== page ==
Food Service Operations
Food service operations are broadly cate-gorized as commercial and non-commercial.
Commercial food service operations are operated as business or for a profit motive Eg: hotels. The types of food service operations are many to meet the demands of the cus-tomer and the following are some of the com-mon commercial food service operations.
a. Cafeteria: Cafeteria system consists of straight-line counters containing a vari-ety of hot and cold dishes. The customers pick up a tray and move along and select the dishes. The cashier at the end of the counter makes the bill for items selected and collects payment. In India, in most cafeteria operations guests make payment at the cash counter before hand for items they want to eat.
The tables have the basic require-ments such as salt and pepper, straw holder, napkins and water glasses. Cafeterias are situated in railway stations, cinema halls, shopping complex and in premises of office, school and college where guests expect quick service.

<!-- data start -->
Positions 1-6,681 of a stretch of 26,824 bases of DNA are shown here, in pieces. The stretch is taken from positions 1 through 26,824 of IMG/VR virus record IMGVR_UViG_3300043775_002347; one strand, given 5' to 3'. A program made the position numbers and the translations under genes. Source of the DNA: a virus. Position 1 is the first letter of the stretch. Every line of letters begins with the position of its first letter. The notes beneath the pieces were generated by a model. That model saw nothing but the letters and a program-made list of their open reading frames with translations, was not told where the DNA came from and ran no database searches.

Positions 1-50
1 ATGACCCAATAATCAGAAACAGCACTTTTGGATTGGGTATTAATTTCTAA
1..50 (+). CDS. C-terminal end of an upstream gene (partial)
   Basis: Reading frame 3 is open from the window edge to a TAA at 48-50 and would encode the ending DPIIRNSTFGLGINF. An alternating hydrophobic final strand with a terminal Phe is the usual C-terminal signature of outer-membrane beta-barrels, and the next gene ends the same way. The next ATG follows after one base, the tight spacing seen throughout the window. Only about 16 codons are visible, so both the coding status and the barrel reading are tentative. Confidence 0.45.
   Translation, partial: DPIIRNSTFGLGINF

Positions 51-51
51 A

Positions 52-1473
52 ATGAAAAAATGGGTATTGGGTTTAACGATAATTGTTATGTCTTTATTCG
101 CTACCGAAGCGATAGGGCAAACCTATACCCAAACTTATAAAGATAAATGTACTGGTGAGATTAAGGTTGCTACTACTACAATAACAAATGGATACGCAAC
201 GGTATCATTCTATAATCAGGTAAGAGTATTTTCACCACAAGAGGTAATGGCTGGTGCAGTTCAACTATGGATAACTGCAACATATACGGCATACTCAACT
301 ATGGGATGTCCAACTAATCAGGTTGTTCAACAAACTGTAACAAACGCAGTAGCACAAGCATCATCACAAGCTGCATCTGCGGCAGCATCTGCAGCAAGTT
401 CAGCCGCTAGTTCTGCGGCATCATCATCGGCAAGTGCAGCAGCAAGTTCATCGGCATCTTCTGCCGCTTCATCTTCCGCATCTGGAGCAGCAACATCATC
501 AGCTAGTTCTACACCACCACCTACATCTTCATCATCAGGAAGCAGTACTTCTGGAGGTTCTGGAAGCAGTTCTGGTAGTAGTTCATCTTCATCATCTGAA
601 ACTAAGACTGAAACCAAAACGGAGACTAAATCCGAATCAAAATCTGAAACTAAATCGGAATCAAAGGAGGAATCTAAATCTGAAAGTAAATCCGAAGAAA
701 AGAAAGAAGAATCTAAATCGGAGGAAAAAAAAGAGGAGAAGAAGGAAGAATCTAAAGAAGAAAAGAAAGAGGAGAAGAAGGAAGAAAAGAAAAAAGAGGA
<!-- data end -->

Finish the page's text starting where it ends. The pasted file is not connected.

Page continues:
b. Coffee Shop: It may be an independent outlet or situated in a restaurant. It mainly serves snacks and beverages 24 hours a day.
The service and ambience are informal.
The furniture and service equip-ment are not very expensive. Dishes ordered by the guests are neatly plated in the kitchen, garnished and placed before the guests.
c. Kiosk: A kiosk is a small permanent or temporary structure on a side walk. Here items like coffee, tea, chocolates, pastries and savories are sold. The items bought may either be taken away or consumed at tables arranged nearby. Most kiosks do not have seating provisions.
d. Meals on Wheels: The concept of ‘Meals on wheels’ was developed in the United Kingdom during World War II. It was in 1943 when food was delivered to servicemen, in old prams using straw bales to keep the meals warm in transit. The invention of meals on wheels which started as a voluntary programme has reshaped and taken a new dimension of becoming a profit-making business in recent times. This idea has been improvised in the modern day.